This Thanksgiving holiday, before we even begin preparing the feast or fine-tuning our bank accounts for the sales, set the intention for what you could do to make the holiday most meaningful and establish a pattern of thankfulness and lasting gratitude for the year to come.
When did Thanksgiving become all about consumption? We eat a huge lunch of calorie-laden food and sugary desserts until the glycemic load ransacks us and we fall asleep watching football on the couch. We wake up long enough to eat ourselves back into a stupor, and sleep unit next day, when we shop ’till we drop, greedily seeking deals and spending far more than we ought to. Right? I do it – no judgment.
This is the nature of American Thanksgiving. Originally we celebrated to commemorate the first harvest and peace forged by the pilgrim settlers and natives in America. Nevermind the fact that one of these parties came up very short in the settlement, and the fact that most Americans descended from neither of these groups and probably came to the country long after. Seems like an apt moment in history to redefine our day of giving thanks.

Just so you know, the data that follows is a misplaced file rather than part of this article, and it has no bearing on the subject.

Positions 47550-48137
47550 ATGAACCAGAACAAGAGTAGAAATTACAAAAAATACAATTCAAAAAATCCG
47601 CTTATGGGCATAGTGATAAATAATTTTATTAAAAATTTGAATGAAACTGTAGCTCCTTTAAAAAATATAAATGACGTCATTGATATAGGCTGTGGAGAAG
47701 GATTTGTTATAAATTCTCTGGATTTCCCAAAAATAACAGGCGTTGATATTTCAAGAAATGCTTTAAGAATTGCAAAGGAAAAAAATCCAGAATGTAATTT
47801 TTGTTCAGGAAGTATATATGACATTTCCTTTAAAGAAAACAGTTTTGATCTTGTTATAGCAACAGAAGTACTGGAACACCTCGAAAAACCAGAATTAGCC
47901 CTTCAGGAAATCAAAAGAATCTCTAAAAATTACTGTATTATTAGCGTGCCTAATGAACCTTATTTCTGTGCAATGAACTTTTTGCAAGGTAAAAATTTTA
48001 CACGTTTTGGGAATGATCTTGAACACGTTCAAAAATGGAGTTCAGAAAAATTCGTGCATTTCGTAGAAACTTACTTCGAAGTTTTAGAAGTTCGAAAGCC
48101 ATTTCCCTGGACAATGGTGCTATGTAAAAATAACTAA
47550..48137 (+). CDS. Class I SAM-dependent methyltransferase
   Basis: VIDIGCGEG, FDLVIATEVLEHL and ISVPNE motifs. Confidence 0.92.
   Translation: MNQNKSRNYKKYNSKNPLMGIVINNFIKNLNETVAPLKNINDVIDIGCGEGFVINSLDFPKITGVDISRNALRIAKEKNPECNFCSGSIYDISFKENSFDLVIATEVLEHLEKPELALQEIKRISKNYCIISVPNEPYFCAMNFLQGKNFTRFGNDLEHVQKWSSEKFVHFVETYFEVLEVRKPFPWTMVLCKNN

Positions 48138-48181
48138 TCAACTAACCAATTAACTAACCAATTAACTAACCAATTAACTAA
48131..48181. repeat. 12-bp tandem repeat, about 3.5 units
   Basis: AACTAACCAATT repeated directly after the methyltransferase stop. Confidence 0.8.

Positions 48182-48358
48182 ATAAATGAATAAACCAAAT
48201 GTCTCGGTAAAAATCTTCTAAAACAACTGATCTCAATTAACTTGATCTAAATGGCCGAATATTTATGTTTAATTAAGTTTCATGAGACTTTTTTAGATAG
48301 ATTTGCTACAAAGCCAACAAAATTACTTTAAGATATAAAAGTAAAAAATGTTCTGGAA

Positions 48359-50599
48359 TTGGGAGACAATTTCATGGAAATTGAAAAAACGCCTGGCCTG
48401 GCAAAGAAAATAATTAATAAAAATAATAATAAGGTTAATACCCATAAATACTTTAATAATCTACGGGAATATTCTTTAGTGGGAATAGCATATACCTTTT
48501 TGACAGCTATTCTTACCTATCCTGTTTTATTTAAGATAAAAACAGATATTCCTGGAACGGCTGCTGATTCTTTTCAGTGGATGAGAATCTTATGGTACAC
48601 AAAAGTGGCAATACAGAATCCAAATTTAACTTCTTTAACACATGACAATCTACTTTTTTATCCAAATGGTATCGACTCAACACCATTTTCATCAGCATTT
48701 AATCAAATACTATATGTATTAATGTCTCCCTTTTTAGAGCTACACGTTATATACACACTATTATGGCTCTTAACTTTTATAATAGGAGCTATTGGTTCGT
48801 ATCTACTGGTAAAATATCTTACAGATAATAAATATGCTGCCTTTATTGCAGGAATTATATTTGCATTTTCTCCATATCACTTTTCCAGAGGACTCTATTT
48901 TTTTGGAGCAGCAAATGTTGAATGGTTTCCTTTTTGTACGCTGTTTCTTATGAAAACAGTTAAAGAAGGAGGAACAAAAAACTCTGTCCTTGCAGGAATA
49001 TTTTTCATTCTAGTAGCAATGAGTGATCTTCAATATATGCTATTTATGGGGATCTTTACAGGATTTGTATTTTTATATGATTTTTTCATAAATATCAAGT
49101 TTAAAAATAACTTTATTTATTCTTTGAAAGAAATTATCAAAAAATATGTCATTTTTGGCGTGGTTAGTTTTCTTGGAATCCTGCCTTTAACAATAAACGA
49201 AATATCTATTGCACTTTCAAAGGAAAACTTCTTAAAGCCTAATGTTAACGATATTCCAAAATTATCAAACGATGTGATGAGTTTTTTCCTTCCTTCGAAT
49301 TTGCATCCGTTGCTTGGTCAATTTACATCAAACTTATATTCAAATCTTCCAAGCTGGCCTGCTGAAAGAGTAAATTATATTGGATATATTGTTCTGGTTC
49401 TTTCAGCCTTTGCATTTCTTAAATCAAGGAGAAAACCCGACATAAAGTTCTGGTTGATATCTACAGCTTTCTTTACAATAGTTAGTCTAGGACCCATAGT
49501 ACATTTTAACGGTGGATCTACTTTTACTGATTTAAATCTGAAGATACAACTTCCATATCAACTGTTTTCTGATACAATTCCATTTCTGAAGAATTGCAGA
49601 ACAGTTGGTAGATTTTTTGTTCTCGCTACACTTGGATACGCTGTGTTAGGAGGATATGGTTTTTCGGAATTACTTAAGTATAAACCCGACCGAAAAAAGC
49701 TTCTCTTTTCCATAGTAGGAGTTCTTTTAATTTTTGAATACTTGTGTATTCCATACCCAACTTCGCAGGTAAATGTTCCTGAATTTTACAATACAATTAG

In my family, the holiday is low-key. We eat a great traditional meal, sit around playing games and cracking jokes, and enjoy coffee and dessert. Historically, eating was the sport and I loaded up like I’d never again taste the buttery goodness of mashed potatoes again. The next day, I shopped with a moral hangover and caloric surplus. But it’s never the last time I eat potatoes and pie, and frankly, I enjoy myself a lot more when moderation has a seat at the table.
So briefly, before I really go into how to make it a worthwhile holiday, here are mandatory T-day diet tips on a few tried-and-true tactics to control the binge.
- Earn it. Workout in the morning, and go for a walk after the meal.
- Decide ahead of time what you will and will not eat. They say you should stop eating when you’re not hungry, but sometimes my appetite betrays me, so I decide what decent portion sizes are with my eyes. Only eat the things you love because there will be 10+ dishes on most of our tables, and serve small portions.